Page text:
As I write this, there is still no news whether India will play in the Asian Test Championship and I am frankly at a total loss for words. Is the Indian government trying to get in the Guinness Book of Records for indecisiveness?

I don't think anyone of us is waiting on tenterhooks because it's not really such a big deal. It is not, as if, India was the world champion. In fact, it is a team that gives the impression that it is in disarray if body-language of players in Galle is anything to go by. Perhaps, this could be one of the reasons why the Indian government is reluctant to allow its team to play at Lahore.

India lost the first Test match against Sri Lanka without putting up even a semblance of a fight. India may well bounce back in the remaining two Test but at Galle it looked all at sea, almost literally since the sea was so close to the ground. Without Sachin Tendulkar and Vangipurappu Laxman, the batting lacked substance, not helped by the fact that the captain is in such poor form.

Saurav Ganguly does not give the impression that he is in complete charge. He seems distracted, mindful that the knives are out for him. But this is something that the Indian cricket board will have to sort out. Not for the first time in the subcontinent has the captaincy become a bone of contention and not for the first time has a team suffered because of it. But the Indian government has changed the goal posts so often that nothing can be taken for granted.

We are now told that it is not the Sports Ministry that has to decide but the External Affairs Ministry. Thus the game of cricket has become a part of foreign policy. If the Indian government does not want its cricket team to play against Pakistan, let it say so, bluntly and up front and not resort to sophistry or a jugglery of words. We will all know where we stand. It is clear that the Asian Test Championship will go ahead with or without India.

So much fuss is being made about Don Bradman's dream team including the allegation by Sunil Gavaskar that the team is a fake. There is a need to put matters in perspective. Bradman was the greatest batsman the game has ever known. But we can't really invest his every word as if it is the last word. He had, of course, every right to select his dream team as you and I have the right. It is obvious that Bradman would be influenced in his selection by the players with whom he played and thus the selection of Arthur Morris, Don Tallon, Ray Lindwall and Bill O'Reilly none of whom figure in Wisden's cricketers of the millennium. Thus there is no Viv Richards or Shane Warne.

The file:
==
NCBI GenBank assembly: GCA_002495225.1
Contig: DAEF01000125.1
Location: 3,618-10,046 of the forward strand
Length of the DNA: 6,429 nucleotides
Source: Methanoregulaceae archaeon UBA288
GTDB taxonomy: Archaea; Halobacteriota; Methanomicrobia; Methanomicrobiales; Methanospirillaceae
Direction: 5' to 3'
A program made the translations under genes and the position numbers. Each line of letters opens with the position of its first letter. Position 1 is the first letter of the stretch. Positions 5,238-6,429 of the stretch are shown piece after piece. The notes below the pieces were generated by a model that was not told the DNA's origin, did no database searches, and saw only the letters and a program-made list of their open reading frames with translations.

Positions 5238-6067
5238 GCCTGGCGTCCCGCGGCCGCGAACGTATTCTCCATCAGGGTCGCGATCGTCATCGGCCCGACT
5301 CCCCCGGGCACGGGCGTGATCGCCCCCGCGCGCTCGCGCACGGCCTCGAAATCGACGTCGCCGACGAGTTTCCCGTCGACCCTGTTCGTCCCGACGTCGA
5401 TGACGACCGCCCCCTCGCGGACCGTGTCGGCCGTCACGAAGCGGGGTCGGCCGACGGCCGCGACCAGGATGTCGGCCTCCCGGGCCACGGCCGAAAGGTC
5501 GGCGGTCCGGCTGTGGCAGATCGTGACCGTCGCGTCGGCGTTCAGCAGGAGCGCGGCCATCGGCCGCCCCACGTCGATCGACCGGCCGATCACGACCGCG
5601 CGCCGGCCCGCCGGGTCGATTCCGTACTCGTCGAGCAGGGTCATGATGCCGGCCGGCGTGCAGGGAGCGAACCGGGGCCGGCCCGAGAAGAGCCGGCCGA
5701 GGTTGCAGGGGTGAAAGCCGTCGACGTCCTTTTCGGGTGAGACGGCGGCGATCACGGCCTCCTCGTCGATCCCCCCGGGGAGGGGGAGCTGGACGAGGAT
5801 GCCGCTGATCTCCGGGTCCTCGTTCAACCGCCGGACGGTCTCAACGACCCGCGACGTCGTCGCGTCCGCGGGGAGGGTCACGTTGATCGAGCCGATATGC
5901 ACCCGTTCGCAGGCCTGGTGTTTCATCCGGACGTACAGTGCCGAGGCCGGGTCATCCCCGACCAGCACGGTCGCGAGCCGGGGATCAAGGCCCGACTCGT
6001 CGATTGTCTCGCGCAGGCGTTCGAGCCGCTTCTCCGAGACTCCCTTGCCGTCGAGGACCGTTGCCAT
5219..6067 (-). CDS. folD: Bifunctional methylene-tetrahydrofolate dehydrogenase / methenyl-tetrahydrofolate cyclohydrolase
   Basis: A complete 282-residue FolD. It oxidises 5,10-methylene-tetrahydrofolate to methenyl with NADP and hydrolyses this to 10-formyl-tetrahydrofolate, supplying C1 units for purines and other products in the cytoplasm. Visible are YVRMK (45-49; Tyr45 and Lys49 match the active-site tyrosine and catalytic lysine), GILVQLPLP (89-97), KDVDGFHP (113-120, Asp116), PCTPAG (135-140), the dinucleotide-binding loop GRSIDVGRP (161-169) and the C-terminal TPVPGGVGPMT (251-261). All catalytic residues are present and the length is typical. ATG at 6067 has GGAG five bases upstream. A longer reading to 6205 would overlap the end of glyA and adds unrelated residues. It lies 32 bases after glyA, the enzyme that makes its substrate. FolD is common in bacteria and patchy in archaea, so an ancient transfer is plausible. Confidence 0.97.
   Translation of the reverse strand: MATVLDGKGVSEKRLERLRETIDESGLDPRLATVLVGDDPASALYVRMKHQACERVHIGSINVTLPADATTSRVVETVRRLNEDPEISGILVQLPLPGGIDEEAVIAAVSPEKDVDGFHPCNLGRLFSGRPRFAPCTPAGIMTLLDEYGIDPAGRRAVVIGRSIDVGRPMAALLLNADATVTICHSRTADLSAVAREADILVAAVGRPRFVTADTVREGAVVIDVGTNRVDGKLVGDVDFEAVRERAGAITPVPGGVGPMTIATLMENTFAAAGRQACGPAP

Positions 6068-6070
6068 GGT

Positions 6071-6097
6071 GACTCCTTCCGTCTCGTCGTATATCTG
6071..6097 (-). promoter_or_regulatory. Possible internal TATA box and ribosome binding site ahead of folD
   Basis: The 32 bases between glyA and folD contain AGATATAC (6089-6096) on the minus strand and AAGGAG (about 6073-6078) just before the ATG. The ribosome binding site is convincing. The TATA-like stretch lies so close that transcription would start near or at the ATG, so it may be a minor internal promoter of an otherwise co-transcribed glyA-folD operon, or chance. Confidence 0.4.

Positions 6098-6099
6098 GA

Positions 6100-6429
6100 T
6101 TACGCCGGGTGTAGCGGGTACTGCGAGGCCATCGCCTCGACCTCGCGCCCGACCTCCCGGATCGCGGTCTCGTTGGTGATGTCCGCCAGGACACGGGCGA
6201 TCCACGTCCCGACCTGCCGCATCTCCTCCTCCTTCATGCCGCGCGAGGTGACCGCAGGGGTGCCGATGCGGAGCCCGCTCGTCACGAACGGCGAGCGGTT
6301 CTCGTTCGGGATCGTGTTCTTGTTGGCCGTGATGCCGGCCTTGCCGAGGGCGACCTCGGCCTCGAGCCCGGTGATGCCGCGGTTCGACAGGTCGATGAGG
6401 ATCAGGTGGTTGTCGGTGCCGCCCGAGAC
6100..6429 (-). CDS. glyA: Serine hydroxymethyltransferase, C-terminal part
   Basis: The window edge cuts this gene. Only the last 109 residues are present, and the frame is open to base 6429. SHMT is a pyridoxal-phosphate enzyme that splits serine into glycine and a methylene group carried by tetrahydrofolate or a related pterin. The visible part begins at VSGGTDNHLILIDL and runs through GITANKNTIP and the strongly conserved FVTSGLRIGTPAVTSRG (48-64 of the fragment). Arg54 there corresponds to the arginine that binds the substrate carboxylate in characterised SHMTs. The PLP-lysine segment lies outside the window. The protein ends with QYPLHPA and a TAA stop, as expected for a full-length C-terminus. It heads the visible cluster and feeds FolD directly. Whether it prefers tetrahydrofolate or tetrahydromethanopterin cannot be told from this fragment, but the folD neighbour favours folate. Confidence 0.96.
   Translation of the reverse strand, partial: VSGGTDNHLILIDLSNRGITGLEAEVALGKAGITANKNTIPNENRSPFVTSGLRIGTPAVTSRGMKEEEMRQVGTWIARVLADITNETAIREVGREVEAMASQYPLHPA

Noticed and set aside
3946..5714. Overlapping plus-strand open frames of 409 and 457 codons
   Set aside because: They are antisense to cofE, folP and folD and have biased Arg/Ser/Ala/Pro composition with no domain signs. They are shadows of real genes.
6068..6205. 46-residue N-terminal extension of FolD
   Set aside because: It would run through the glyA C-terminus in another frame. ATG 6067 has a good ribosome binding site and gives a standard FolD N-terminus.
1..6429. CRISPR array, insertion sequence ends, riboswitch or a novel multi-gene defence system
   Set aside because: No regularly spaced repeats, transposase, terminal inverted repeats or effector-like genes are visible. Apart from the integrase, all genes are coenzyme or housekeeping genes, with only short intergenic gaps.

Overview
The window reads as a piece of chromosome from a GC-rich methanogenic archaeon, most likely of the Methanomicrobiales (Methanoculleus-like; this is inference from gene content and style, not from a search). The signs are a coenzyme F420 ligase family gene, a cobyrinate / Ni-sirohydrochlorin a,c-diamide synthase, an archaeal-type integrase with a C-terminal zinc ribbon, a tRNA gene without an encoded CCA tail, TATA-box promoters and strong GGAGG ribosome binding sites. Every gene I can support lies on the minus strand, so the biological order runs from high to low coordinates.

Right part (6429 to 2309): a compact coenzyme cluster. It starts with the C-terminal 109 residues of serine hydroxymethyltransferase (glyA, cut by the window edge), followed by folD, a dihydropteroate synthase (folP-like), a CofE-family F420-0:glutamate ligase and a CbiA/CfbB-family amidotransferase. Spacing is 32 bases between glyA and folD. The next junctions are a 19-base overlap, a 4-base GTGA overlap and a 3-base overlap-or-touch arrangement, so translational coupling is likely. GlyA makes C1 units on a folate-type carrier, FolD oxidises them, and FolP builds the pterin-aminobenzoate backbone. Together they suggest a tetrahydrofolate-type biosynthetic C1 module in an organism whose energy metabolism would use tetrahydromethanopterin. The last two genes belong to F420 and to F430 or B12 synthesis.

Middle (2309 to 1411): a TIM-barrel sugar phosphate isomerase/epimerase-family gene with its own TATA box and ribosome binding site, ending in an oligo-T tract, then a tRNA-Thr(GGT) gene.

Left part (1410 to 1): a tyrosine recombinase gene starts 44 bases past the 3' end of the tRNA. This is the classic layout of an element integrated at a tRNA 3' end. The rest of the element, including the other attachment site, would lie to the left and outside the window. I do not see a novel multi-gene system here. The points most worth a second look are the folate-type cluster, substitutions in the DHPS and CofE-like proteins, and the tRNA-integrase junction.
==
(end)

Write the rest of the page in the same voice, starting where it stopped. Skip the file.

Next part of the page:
I would have thought that Bradman would have found a place for Steve Waugh. Others who would have been automatic selections if I was picking a dream team would have been Waseem Akram Malcolm Marshall, either Allan Knott or Wasim Bari as wicket-keeper and Gordon Greenidge and either Gavaskar or Len Hutton to open the innings.

I think too that Bradman should have shown a bigness of heart and spared a thought for Harold Larwood, the one bowler who made Bradman seem human. Albeit using the tactics of body line, tactics that were not illegal but were unethical according to the moral standards of those days. Mark you, Larwood never reached the speed of Jeff Thomson or Brett Lee.

Again, because of deadline constraints, one does not know how the Headingley Test match will end though, given that it has been much affected by rain, it could be a draw and this would mean that England would have avoided a whitewash. But this Test match has shown how much influence a captain can have on a team. Australia felt the absence of Steve Waugh particularly when the bowlers were all over the place in England's first innings. All except Glenn McGrath who must surely be the best bowler in the game. Indeed, take away McGrath from the Australian attack and the two teams would seem better balanced. England felt the presence of Nasser Hussain, back after injury.

Making a debut for Australia was Simon Katich, the first batsman to get a Test cap in three years. This is significant and may be a vital clue in Australia's success. They play with a settled side and don't believe in a revolving-door selection policy. Nor is a Test cap a giveaway item like a ball point pen or a key chain. A Test cap has to be earned the hard way. It is, after all, the highest honour that a cricketer earns.

The other thing that the Australians do not do and that is to change a winning combination. There must have been pressure to drop Ricky Ponting after his repeated failures. But Australia kept faith in him and he finally delivered. Australia has also persevered with Brett Lee though Damien Fleming has better credentials but so long as Australia is winning, Lee will be persisted with because Australia is looking to the future, for the day that must come when they will be without McGrath.

Some observations about the commentary of the India-Sri Lanka match. I have not met Navjot Sidhu and therefore do not know whether his normal speech is as gung-ho as his commentary and whether he uses such expressions as "anxious like a wet hen" in conversation.

I was a little alarmed by Ravi Shastri's comment that since it was Test cricket there seemed no harm in physically injuring the opponents' players or words to that effect. Even if one feels that way, I would not want to admit it openly. It makes cricket less and less a game and more a gladiatorial contest, which it probably is but we should keep up appearances.